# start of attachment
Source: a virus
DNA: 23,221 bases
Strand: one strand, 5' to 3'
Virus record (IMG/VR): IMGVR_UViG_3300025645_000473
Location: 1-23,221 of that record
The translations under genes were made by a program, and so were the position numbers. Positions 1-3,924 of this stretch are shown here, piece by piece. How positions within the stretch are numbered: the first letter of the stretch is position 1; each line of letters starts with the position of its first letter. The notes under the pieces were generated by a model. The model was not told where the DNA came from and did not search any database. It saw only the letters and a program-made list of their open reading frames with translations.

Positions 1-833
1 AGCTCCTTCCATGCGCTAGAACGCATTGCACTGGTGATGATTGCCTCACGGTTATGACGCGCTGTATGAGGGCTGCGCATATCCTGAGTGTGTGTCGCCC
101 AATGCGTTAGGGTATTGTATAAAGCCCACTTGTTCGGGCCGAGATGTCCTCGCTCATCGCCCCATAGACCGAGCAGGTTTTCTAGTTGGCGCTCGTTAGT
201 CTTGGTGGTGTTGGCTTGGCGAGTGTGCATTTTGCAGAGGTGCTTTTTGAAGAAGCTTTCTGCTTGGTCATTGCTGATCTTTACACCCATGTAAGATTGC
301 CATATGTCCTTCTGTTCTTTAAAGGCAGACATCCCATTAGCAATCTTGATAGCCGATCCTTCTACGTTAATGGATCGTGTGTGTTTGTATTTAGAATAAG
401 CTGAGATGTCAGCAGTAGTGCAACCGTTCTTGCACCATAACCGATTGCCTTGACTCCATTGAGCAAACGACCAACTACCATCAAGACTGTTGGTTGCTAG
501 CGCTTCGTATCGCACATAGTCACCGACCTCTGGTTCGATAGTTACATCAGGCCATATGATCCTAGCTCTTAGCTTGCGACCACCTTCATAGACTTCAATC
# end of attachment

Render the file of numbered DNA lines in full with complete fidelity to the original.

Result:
Source: a virus
DNA: 23,221 bases
Strand: one strand, 5' to 3'
Virus record (IMG/VR): IMGVR_UViG_3300025645_000473
Location: 1-23,221 of that record
The translations under genes were made by a program, and so were the position numbers. Positions 1-3,924 of this stretch are shown here, piece by piece. How positions within the stretch are numbered: the first letter of the stretch is position 1; each line of letters starts with the position of its first letter. The notes under the pieces were generated by a model. The model was not told where the DNA came from and did not search any database. It saw only the letters and a program-made list of their open reading frames with translations.

Positions 1-833
1 AGCTCCTTCCATGCGCTAGAACGCATTGCACTGGTGATGATTGCCTCACGGTTATGACGCGCTGTATGAGGGCTGCGCATATCCTGAGTGTGTGTCGCCC
101 AATGCGTTAGGGTATTGTATAAAGCCCACTTGTTCGGGCCGAGATGTCCTCGCTCATCGCCCCATAGACCGAGCAGGTTTTCTAGTTGGCGCTCGTTAGT
201 CTTGGTGGTGTTGGCTTGGCGAGTGTGCATTTTGCAGAGGTGCTTTTTGAAGAAGCTTTCTGCTTGGTCATTGCTGATCTTTACACCCATGTAAGATTGC
301 CATATGTCCTTCTGTTCTTTAAAGGCAGACATCCCATTAGCAATCTTGATAGCCGATCCTTCTACGTTAATGGATCGTGTGTGTTTGTATTTAGAATAAG
401 CTGAGATGTCAGCAGTAGTGCAACCGTTCTTGCACCATAACCGATTGCCTTGACTCCATTGAGCAAACGACCAACTACCATCAAGACTGTTGGTTGCTAG
501 CGCTTCGTATCGCACATAGTCACCGACCTCTGGTTCGATAGTTACATCAGGCCATATGATCCTAGCTCTTAGCTTGCGACCACCTTCATAGACTTCAATC